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Published: 16 Jun 2015
Microservices have emerged as a software design pattern that breaks large applications into suites of loosely coupled components. To enable faster deployment, better scalability and a more agile development process, companies such as Nike and Netflix have adopted these principles. But operations teams face a host of new management challenges to keep microservices infrastructure running smoothly, from service discovery to release automation.
"We knew that we wanted to optimize for scale without over-architecting too early," said John Sheehan, CEO of Runscope, an API monitoring service.
The company began with a few key services broken down by functions -- manage identity and store test data, among others -- to ship small, and iterate. Runscope now has more than 50 internal services of varying sizes and averaged over 30 deploys per day in 2014.
"As individual services required more capacity, we were able to independently scale them without having to allocate resources to the entire cluster," Sheehan said. "We are also able to independently deploy each service more quickly."
To make this work, Runscope invested significantly in automation, deployment and realm management tools, as well as libraries and frameworks for app developers to build and consume services consistently. Without its investment, the overhead of managing those services may have outweighed the benefits.
"If you're willing to invest in infrastructure, the benefits you get from small, reusable services can help you achieve significant ROI," Sheehan said.
Scenarios drive microservices
Enterprises have many reasons to adopt microservices, said Roman Iuvshin, lead DevOps engineer at Codenvy, a cloud-based integrated development platform that uses microservices.
1. A small group of people can self-maintain the service with few or no couplings to other services. Microservice teams can deploy and develop on their own, and own the results.
2. The client application must perform at maximum speeds. Microservices allow Codenvy to perform different developer tasks on different clusters, even though it feels like accessing a single virtual machine. The net impact is less thrashing and blocking, and a more seamless experience.
3. The skills of the technology teams that own different components vary. Codenvy has specialists in big data, distributed systems and Web development who are not always on the same team. These specialists can build microservices in a stack that is optimized for their interests, skill sets and the needs of the service itself.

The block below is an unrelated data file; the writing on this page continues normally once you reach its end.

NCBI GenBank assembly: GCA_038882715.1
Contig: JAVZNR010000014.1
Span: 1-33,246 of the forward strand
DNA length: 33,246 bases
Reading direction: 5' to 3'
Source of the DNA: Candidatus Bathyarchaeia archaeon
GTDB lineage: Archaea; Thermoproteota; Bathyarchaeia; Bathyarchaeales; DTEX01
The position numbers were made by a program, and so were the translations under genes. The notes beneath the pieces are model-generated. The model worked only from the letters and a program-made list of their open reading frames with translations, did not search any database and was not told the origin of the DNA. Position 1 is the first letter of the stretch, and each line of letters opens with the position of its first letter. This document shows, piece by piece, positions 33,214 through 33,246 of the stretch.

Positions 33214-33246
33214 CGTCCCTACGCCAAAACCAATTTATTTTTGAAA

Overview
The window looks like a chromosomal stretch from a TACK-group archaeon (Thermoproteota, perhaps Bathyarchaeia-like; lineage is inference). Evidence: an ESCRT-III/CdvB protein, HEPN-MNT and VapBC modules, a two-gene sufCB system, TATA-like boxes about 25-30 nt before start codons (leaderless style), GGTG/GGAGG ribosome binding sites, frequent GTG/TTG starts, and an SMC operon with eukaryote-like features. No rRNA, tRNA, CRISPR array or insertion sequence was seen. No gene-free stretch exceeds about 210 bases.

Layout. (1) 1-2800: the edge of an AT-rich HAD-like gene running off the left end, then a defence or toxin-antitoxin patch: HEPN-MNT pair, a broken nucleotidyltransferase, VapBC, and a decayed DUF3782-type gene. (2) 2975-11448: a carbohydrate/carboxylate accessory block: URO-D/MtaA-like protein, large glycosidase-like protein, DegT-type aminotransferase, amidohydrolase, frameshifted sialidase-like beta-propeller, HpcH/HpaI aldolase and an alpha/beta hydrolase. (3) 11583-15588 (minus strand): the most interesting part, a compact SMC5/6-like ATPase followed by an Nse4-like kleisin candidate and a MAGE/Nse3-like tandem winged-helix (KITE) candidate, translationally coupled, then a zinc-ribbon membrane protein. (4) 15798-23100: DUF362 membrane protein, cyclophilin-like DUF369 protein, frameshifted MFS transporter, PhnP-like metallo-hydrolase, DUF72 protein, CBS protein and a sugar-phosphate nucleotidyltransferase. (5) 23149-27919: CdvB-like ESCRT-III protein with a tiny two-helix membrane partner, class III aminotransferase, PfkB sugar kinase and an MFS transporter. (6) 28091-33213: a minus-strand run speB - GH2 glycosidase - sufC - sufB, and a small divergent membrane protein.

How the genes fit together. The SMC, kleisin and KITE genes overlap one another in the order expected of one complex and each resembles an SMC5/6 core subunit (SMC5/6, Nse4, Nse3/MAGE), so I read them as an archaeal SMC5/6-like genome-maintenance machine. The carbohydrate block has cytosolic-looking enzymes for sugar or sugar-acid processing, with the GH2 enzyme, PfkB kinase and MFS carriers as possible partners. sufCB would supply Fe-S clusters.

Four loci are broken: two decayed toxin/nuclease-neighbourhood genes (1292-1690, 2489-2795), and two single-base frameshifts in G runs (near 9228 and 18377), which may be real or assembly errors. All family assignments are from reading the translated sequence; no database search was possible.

New operational concerns
With any new technology, there is a tradeoff. Microservices introduce a network-level separation of concerns, which causes a whole new set of problems, including latency issues and network unavailability, Sheehan said. Operations teams must look at more than how any given service performs, and understand the combined picture of services that make up app performance. This is why API monitoring and testing is so critical.
All of these little parts make up the application experience.
"If you don't look at the performance of how all of these parts are interacting, you'll miss out on a significant amount of operational data that will help you run better applications," Sheehan said. "Because of the additional variables the network introduces, you have to pay attention to another class of problems that likely weren't tracked as closely before."
Monitoring and testing of these pieces are essential to solve these problems.
Microservices also allow every service to run its own technology stack. Operations teams must be aware of how to operationalize and maintain different technology stacks that are the right fit for any service.
Rethink the release process
A microservices approach decomposes monolithic applications into atomic microservices silos, and divides the software work effort across multiple, loosely coupled teams.
"Teams following a microservice architecture approach must scale up software-release management processes to address service dependencies, network distribution and autonomous release schedules," said Chris Haddad, platform evangelist at WSO2, a SOA middleware provider.
End-user applications will often use multiple microservices, such as product catalog, user profile and inventory. Additionally, microservices may interact with other microservices. Distributing microservices across multiple teams and across a distributed network topology introduces release challenges.
"Successful teams will introduce service versioning, release testing, incremental upgrade and release rollback into their software release process playbook," Haddad said.
Operations personnel should establish processes to perform an incremental upgrade. This type of upgrade means deploying a new microservices version alongside the last version, and then incrementally dialing up traffic to the new version.
An incremental upgrade partitions effects to a user base subset, and it enables the team to perform a smoke test in the live production environment. When a newly deployed microservices fails or delivers a poor user experience -- based on A/B test analysis -- teams should safely roll back the microservices release. Teams should incorporate a safe and sane rollback capability into their release management process.
About the author:
George Lawton has written over 3,000 technology news stories over the last 20 years. He lives in the San Francisco Bay area. You can reach him directly at firstname.lastname@example.org or follow him on Twitter @glawton.